Dean M. Chriss

DSLR Image Sensor Cleaning
Four Methods, and More
August 20, 2013 - Updated January 23, 2016

Horseshoe Falls and Cormorant, Niagara Falls, Ontario, Canada
Horseshoe Falls and Cormorant, Niagara Falls


Copper Hill Images is no longer in the business of selling image sensor cleaning supplies. It appears that as of December 2015 someone else owns the domain name and the website currently contains generic "Photoshop Beauty Retouching" tips like "softening the skin", "removing blemishes", and the like. That's too bad. The company was a great supplier of useful sensor cleaning products at reasonable prices for a very long time. I miss them. Regardless, I have removed all of the outdated links from this article. I may update this article at some point in the future after I find a supplier of similar products that I like. 


Dust happens, and anyone who uses a digital SLR camera will eventually need to clean their camera's image sensor. You should be aware that when we talk about cleaning the image sensor we are actually talking about cleaning a filter that covers the electronic CMOS or CCD element, which is the thing that actually produces your images. There is legitimate concern about scratching this filter since any mark on it will show up on every image captured by the camera, but the dangers are often overstated. The best chance of scratching it happens when a piece of hard grit gets trapped in a cleaning tool and is wiped across the filter surface. This is why it is important to keep all cleaning tools clean and blow any loose particles off of the sensor with air before cleaning by any method that uses wiping. Still, this is not rocket science or brain surgery. It takes only a few basic tools and common sense to do an impeccable job.

Not All Spots are Created Equal

Most spots that are visible on digital images are simply dust of one kind or another that floated into the camera body when changing lenses, were carried in on the back of the lenses and body caps, or were created inside the camera itself. Some of this dust is sticky, like pollen or oily soot particles from diesel exhaust. Sometimes tiny droplets of excess camera lubricant find their way to the sensor's filter. Some spots are liquid or deposits left by evaporated liquid, produced by very tiny droplets like those that make fog. Still more dust is produced by the camera as its internal mechanisms wear. Some non-oily dust sticks to the sensor's filter because it is electrically charged. Some dust, especially larger particles, can be blown off of the sensor with air from a bulb type blower but some cannot. One thing most spot causing contaminants have in common is that the particles are very small. In most cases they are too small to readily see with the unaided eye. A typical digital SLR image sensor has well over 3500 pixels per linear inch, so it does not take a large particle to block light from a few pixels. This is also why even a very small scratch on the sensor cover glass is something to be avoided.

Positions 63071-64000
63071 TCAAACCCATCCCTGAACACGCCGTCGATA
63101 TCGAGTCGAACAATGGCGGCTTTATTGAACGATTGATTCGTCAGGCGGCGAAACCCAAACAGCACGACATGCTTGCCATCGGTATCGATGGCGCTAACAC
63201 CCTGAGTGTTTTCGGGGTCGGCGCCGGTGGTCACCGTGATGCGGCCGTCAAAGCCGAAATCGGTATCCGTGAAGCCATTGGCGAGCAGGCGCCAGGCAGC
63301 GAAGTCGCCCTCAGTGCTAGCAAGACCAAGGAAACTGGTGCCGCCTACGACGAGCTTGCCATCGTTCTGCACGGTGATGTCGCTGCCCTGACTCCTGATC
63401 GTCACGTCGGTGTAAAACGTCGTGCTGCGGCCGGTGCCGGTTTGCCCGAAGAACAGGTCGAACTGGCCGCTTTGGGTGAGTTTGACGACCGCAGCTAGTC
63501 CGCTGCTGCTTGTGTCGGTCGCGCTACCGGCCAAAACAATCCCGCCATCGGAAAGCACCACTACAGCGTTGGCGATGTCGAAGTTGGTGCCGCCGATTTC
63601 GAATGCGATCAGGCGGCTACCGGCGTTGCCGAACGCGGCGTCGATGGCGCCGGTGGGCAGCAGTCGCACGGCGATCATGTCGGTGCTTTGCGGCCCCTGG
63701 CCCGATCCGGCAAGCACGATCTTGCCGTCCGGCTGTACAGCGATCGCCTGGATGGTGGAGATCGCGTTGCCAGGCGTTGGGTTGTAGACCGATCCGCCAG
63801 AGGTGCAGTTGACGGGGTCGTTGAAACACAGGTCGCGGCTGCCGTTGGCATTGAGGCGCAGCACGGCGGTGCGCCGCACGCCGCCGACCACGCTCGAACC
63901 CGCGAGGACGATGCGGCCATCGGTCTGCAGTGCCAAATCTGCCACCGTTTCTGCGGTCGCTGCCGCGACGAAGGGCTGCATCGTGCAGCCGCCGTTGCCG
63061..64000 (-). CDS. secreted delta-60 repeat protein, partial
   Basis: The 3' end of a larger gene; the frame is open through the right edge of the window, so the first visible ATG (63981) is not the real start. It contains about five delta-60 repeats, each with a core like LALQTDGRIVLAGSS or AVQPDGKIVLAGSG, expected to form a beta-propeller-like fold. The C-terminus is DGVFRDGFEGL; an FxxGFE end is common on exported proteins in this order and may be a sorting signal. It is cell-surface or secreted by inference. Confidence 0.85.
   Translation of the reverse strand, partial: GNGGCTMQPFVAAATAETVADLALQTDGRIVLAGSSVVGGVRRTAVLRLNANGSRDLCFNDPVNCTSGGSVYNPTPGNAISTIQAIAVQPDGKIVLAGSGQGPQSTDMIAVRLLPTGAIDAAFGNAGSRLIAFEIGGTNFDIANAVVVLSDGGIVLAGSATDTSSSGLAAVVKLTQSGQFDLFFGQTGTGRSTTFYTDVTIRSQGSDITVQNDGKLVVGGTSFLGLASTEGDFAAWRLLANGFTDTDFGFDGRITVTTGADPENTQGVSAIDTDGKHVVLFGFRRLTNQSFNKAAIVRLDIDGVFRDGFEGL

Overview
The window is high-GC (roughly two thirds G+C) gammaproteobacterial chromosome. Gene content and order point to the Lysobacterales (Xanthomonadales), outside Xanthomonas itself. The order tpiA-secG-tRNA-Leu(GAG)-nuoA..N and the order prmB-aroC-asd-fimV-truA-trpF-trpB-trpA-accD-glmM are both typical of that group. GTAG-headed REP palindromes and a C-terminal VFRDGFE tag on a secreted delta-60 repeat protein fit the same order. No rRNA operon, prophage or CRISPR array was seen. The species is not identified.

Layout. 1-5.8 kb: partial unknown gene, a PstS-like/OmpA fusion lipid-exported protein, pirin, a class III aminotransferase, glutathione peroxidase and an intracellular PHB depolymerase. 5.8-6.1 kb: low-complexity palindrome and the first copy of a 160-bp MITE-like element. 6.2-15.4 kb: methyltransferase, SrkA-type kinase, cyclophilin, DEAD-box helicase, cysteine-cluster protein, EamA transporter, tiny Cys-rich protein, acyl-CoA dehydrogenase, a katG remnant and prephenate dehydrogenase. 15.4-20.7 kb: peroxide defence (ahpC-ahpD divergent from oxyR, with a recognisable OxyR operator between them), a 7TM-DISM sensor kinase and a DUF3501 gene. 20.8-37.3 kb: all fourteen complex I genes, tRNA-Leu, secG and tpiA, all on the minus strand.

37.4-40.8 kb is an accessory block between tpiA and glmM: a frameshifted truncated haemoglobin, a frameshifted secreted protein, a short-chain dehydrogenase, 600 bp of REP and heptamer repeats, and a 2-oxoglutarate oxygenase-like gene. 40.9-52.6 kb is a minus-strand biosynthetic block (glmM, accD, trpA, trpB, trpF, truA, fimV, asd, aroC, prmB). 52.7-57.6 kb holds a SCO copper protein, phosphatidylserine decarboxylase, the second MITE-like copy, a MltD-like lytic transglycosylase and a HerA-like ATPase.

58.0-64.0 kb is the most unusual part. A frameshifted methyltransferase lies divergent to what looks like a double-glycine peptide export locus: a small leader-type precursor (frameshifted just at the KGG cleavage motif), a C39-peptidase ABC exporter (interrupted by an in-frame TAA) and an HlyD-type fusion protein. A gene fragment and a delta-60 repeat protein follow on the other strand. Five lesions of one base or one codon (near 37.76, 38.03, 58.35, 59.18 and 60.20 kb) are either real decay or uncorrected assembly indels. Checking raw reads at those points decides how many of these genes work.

Checking for Sensor Dust

Checking to see whether your sensor needs cleaning is simple enough. The following method works indoors at night, where you will most likely be when cleaning your image sensor. Attach a relatively long lens to the camera, focus the lens manually at infinity, stop it down to its smallest aperture, set the exposure compensation to +1 stop, and photograph any nearby solid white or light colored surface. A laptop screen displaying an all white full screen image works very well, but even a piece of paper or a wall that is reasonably well illuminated will do. The surface being photographed should be no more than a few feet away. The idea is to make the item being photographed extremely out of focus so the only details in the final image will be dust spots and not features of the item being photographed. The small aperture makes the light rays between the back of the lens and image sensor parallel to one another and perpendicular to the glass sensor cover. That causes any dust on the glass cover to cast more distinct shadows on the image sensor. The long focal length makes it possible to assure the image is completely out of focus at the lens's smallest aperture, which would be impossible with a very wide angle lens. The long focal length also makes it possible to use something small and evenly illuminated as a test subject. After this is done view the test image on a computer at 100% (actual pixels) magnification. Just remember to flip the image vertically so everything is oriented properly. What you now see is the maximum possible amount of dust you will see in any normally processed image, with the spots positioned as they are when you look at your image sensor through the camera's lens opening. Unless you just finished cleaning the camera you will always see some, so it is a judgment call as to whether there is enough to warrant cleaning the image sensor. Some use "Auto Levels" in Photoshop to make dust spots stand out even more. I do not because the extreme contrast boost shows spots that would be never be visible in a normally processed image. If I am in the field photographing wildlife I sometimes make an additional exposure as described above, but at a wider aperture like f/8 or f/11. Since wildlife photographs are typically taken using large apertures, this additional test image gives a more realistic idea of whether spots I see in the first test image will show up in the my photos. The smallest spots visible in a test image made at, say, f/32 will be invisible at f/8 or f/11. Likewise, many of those visible at f/8 or f/11 vanish at wider apertures.